Aligica & Tarko - Crony capitalism

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presentation at APEE 2013 in Maui, Hawaii

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Aligica & Tarko - Crony capitalism

  1. 1. Crony Capitalism:Rent-Seeking, Institutions, and IdeologyDragos Paul AligicaVlad TarkoGeorge Mason University, Mercatus CenterAssociation of Private Enterprise Education 2013
  2. 2. Outline• What is “crony capitalism”?• Microeconomic foundations: Rent-seeking– Cronyism restricts rent-seeking competition• Structural perspective: Cronyism with andwithout the rule of law– Corruption and the shadow economy– Cronyism and property rights• Ideological perspective– Populism
  3. 3. “Crony” relations• Management literature– Nepotism in hiring and promotion decisions• Two types of corruption– Cronyism– Bribery
  4. 4. Crony capitalism: Developingcountries• South America, India, South Korea, South-East Asia, and Eastern Europe• Haber (2002):– “a system in which those close to the politicalauthorities who make and enforce policies receivefavors that have large economic value”– “The favors allow politically connected economicagents to earn returns above those that wouldprevail in an economy in which the factors ofproduction were priced by the market”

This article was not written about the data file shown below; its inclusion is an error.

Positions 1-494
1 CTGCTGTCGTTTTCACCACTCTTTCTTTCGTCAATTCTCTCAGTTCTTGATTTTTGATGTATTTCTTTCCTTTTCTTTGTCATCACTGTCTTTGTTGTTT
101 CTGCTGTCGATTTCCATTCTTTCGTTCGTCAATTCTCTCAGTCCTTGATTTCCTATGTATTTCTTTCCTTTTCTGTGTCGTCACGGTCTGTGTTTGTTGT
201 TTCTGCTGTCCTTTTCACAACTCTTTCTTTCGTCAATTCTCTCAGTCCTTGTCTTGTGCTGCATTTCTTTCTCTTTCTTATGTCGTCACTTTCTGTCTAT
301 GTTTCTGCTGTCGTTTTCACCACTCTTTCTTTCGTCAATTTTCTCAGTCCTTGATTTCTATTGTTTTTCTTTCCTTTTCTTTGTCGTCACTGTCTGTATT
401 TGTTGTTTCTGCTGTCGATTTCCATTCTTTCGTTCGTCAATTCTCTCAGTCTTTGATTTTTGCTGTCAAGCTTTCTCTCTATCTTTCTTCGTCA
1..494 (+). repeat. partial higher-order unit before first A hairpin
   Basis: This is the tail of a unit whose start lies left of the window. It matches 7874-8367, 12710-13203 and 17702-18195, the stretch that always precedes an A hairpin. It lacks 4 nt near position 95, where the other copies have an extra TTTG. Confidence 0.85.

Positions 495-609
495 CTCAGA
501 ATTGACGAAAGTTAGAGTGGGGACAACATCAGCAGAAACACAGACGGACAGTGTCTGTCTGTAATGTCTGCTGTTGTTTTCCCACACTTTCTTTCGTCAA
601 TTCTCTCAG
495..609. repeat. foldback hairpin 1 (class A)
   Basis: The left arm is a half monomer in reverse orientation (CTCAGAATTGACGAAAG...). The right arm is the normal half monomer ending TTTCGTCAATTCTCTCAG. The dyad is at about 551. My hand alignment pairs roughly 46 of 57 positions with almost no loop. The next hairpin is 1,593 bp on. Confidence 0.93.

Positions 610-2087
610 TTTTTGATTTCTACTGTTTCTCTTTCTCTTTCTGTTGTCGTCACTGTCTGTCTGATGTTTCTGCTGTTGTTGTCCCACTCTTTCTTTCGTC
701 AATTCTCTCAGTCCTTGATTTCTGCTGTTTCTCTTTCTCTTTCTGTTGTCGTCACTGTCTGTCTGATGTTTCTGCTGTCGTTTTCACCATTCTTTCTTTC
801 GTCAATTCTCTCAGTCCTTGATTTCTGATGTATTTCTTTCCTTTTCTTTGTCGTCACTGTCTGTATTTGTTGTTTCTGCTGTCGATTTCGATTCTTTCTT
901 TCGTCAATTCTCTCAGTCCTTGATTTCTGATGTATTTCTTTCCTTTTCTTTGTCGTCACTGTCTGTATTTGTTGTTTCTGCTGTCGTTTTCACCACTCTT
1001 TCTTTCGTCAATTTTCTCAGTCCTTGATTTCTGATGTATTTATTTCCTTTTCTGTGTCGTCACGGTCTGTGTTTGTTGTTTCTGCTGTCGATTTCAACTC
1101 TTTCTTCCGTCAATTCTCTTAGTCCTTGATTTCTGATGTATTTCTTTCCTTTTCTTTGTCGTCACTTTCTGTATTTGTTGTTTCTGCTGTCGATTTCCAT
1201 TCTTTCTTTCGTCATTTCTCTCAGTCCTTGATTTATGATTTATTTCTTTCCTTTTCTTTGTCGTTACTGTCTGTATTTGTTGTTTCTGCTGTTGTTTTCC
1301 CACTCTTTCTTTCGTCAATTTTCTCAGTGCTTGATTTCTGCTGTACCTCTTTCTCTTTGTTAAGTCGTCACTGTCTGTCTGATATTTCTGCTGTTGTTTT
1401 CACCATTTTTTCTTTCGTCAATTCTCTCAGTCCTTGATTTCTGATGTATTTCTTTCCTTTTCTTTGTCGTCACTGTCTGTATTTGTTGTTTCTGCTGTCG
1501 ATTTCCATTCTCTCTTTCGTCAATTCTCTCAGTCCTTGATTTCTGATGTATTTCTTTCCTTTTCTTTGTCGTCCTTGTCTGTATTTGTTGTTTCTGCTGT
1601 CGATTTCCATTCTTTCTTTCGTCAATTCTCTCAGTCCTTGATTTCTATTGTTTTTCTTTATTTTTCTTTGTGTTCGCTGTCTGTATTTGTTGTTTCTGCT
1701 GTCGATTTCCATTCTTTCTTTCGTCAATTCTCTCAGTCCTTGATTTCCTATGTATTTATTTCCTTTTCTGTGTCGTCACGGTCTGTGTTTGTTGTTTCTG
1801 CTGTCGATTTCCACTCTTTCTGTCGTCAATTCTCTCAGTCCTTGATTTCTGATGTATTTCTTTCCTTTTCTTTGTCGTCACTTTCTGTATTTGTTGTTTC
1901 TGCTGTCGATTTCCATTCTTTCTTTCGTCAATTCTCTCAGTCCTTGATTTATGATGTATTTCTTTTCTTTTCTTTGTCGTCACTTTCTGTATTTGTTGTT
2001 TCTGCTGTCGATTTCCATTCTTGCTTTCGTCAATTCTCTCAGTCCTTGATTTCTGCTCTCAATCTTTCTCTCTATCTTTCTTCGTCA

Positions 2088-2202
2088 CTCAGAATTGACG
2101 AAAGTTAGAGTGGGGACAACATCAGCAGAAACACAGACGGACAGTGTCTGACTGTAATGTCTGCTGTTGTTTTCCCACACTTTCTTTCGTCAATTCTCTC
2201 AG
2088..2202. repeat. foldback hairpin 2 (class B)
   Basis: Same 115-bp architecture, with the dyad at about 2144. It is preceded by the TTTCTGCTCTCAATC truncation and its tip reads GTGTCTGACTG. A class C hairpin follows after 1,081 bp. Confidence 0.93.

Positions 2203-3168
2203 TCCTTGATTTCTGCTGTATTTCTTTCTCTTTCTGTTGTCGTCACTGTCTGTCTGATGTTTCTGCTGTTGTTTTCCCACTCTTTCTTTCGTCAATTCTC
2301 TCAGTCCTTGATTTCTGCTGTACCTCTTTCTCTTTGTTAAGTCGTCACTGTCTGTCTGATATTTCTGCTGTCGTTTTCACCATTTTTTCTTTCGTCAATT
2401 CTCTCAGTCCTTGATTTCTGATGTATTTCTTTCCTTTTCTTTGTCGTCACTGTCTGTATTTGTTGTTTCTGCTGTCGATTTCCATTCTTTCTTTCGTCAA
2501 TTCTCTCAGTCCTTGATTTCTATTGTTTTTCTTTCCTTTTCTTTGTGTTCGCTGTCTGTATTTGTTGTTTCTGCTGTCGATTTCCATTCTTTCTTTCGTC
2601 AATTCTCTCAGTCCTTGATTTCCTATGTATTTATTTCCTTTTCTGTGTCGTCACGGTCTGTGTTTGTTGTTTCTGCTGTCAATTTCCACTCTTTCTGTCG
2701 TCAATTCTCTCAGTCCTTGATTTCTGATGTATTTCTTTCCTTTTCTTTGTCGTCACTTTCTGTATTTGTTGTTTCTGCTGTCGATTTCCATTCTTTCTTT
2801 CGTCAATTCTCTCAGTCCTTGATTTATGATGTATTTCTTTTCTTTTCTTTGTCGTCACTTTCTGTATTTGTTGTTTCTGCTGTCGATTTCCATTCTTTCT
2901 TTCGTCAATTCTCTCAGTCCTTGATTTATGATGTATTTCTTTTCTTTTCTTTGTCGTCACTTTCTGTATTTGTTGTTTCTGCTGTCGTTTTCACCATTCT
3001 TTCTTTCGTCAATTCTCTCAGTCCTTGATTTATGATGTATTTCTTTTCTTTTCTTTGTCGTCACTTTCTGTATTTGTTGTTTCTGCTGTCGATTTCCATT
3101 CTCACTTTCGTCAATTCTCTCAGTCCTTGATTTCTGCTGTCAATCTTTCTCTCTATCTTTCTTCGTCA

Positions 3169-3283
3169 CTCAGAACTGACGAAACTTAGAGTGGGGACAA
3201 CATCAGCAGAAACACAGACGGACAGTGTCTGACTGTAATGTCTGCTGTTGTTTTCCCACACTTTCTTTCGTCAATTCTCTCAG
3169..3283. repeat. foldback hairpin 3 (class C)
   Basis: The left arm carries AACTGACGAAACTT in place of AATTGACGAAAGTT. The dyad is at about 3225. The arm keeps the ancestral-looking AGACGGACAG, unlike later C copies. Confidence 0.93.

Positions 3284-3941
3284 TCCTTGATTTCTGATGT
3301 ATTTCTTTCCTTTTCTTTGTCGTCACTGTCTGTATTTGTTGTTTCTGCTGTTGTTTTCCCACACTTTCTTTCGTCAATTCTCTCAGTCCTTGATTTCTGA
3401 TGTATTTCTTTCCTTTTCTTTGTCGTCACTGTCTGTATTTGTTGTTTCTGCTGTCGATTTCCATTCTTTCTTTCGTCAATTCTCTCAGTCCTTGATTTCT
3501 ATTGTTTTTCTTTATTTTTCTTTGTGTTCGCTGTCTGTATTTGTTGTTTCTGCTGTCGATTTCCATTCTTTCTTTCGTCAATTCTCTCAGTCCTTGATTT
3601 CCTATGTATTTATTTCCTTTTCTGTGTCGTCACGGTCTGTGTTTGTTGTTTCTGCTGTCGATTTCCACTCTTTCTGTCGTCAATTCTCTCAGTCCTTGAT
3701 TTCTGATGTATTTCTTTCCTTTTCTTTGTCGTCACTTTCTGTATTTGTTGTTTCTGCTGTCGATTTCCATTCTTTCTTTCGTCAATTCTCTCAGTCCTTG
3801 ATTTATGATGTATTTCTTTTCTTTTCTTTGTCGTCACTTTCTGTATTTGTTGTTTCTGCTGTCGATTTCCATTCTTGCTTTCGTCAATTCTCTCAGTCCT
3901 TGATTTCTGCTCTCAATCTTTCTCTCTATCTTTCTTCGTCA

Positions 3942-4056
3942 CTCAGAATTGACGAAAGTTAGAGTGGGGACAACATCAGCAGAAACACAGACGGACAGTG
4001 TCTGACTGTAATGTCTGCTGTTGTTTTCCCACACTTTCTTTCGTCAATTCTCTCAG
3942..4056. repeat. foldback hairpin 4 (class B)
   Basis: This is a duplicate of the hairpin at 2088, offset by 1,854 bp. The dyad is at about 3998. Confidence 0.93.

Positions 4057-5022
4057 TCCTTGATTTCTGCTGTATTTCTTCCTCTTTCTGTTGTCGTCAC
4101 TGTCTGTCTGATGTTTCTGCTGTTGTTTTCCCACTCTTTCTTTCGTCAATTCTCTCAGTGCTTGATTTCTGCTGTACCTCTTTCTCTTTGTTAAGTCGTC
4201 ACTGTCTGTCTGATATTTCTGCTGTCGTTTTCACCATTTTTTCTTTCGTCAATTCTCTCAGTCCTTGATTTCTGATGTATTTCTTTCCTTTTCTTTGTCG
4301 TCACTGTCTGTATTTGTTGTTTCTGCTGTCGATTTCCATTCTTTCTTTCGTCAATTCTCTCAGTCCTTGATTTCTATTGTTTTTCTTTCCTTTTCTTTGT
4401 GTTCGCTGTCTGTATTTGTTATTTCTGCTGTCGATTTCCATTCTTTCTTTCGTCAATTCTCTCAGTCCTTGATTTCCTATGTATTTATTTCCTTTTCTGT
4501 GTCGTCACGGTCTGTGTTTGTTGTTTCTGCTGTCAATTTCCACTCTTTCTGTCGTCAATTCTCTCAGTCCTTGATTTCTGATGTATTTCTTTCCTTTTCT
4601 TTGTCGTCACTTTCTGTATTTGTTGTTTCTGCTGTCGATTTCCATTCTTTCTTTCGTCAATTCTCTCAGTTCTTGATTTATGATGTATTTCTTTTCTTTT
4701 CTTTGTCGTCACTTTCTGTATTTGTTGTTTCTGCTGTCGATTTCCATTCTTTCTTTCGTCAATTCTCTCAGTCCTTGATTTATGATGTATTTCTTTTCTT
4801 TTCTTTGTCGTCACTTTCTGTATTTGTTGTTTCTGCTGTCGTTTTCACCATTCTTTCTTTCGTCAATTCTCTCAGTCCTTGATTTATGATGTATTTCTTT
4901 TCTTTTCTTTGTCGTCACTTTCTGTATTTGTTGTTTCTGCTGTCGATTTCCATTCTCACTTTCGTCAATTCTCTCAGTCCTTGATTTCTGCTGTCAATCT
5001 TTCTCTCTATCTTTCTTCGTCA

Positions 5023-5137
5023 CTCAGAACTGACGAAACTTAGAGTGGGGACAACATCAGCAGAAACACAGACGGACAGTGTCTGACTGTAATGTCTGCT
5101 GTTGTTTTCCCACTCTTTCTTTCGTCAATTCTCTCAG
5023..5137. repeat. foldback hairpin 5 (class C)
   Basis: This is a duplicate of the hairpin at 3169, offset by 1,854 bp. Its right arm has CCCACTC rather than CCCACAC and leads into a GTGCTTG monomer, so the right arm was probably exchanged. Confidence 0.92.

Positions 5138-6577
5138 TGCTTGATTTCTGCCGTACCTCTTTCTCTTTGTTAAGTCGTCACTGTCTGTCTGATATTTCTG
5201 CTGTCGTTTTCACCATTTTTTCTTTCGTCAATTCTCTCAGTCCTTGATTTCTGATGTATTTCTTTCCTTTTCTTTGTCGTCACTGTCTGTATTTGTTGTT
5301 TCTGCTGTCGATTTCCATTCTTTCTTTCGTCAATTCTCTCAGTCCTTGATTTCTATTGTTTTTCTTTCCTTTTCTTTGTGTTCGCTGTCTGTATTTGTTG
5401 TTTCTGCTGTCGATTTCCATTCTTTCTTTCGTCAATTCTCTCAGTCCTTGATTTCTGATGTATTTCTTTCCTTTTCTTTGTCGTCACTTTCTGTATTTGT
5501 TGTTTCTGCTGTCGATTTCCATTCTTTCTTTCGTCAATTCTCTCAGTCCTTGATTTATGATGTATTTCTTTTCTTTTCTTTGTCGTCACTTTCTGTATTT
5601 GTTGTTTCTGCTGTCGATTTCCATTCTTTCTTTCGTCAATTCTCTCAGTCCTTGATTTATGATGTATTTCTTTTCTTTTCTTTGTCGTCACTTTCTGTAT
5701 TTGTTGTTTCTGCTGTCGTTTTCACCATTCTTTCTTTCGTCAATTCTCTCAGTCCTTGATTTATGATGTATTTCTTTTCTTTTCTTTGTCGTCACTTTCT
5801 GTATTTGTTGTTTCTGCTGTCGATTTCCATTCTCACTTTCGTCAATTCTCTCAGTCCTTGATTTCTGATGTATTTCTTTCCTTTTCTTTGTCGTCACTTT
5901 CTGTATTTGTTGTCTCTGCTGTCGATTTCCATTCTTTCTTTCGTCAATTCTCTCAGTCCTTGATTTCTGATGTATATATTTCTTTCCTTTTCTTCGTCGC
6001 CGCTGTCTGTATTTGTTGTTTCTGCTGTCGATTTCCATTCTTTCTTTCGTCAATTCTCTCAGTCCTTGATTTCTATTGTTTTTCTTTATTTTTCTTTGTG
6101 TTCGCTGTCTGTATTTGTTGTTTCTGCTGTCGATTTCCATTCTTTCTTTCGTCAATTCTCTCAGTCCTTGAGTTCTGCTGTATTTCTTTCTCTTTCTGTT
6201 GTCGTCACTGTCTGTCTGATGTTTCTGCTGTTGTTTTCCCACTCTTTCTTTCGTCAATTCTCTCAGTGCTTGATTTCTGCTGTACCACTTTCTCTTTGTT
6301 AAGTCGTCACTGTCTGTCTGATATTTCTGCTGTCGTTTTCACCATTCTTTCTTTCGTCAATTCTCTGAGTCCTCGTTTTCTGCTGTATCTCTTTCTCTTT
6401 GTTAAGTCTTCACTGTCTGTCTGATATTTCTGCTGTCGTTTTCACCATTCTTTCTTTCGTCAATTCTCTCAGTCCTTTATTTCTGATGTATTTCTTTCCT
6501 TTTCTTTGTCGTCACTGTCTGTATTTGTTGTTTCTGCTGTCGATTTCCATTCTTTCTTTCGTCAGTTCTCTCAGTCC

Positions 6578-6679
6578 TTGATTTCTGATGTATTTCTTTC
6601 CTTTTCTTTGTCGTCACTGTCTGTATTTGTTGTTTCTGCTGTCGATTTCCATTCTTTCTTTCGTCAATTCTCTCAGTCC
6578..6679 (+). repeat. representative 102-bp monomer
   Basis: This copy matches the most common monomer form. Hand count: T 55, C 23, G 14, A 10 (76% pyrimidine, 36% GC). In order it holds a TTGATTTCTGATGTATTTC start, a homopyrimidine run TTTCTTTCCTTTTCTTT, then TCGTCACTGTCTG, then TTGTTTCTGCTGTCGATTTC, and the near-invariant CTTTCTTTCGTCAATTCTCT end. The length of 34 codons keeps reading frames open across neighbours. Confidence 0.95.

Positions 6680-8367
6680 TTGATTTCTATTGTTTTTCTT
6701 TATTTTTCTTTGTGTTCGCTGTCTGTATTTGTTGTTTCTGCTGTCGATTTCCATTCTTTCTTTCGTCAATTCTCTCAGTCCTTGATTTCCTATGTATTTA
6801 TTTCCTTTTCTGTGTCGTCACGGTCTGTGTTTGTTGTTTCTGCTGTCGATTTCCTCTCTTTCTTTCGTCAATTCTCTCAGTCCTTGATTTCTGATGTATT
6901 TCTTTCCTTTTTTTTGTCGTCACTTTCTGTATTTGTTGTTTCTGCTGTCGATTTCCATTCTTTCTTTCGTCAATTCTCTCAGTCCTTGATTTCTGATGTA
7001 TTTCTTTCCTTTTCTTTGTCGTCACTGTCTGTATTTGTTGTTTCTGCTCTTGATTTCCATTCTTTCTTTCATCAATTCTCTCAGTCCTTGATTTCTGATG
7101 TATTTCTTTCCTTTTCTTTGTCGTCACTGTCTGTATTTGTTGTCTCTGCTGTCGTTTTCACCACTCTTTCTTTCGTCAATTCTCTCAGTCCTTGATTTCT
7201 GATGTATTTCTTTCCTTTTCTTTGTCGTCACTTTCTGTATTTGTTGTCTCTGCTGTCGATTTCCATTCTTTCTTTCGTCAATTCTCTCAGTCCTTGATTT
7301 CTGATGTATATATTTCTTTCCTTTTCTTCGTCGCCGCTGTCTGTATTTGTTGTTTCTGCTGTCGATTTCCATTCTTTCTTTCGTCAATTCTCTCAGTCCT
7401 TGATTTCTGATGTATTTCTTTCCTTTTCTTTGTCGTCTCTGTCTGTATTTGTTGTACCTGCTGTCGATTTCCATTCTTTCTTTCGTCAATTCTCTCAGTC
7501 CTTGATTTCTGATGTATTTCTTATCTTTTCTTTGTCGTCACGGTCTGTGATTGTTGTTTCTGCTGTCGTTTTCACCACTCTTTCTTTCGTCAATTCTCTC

5. 5. Crony capitalism: tendency indeveloped countries• United States (Zingales 2012)• “the government rigs the market for thebenefit of government officials’ cronies”(Henderson, 2012).
  6. 6. Differences between developed anddeveloping countriesHigh-income DevelopingCorruptionComplementsofficial economyComplementsshadow economyProperty rightssecured by...Rule of law &Judicial SystemCrony relations:involves trust andfamily relations
  7. 7. Beyond ideology?• Buchanan (1992):– The “loss of faith in politics” has not been“accompanied by any demonstrable renewalor reconversion to a faith in markets”.– “We are left, therefore, with what is essentiallyan attitude of nihilism toward economicorganization. Politics will not work, but thereis no generalized willingness to leave thingsalone. There seems to be no widely sharedorganizing principle upon which persons canbegin to think about the operations of apolitical economy.”
  8. 8. Populism• Canovan (1999) :– “Populism is not just a reaction against powerstructures but an appeal to a recognizedauthority. Populists claim legitimacy on thegrounds that they speak for the people …Capitalizing on popular distrust of politicians’evasiveness and bureaucratic jargon, they pridethemselves on simplicity and directness.”• Dornbusch & Edwards (1992):– “emphasizes growth and income redistributionand deemphasizes the risks of inflation and deficitfinance, external constraints, and the reaction ofeconomic agents to aggressive nonmarketpolicies”
  9. 9. Ideological justifications andlegitimizationsRent-seekingsocietiesLegitimizingIdeologyMercantilism ReligionReal-life socialism SocialismState capitalism NationalismCrony capitalism Populism
  10. 10. Crony capitalism• Rent-seeking society legitimized bypopulism.• Crony relations work to restrict thecompetition for rent-seeking, thusincreasing the size of rents.• In countries with low rule of law anddysfunctional judicial system, cronyrelations are the second-best solution forprotecting property rights (of some, not ofall).

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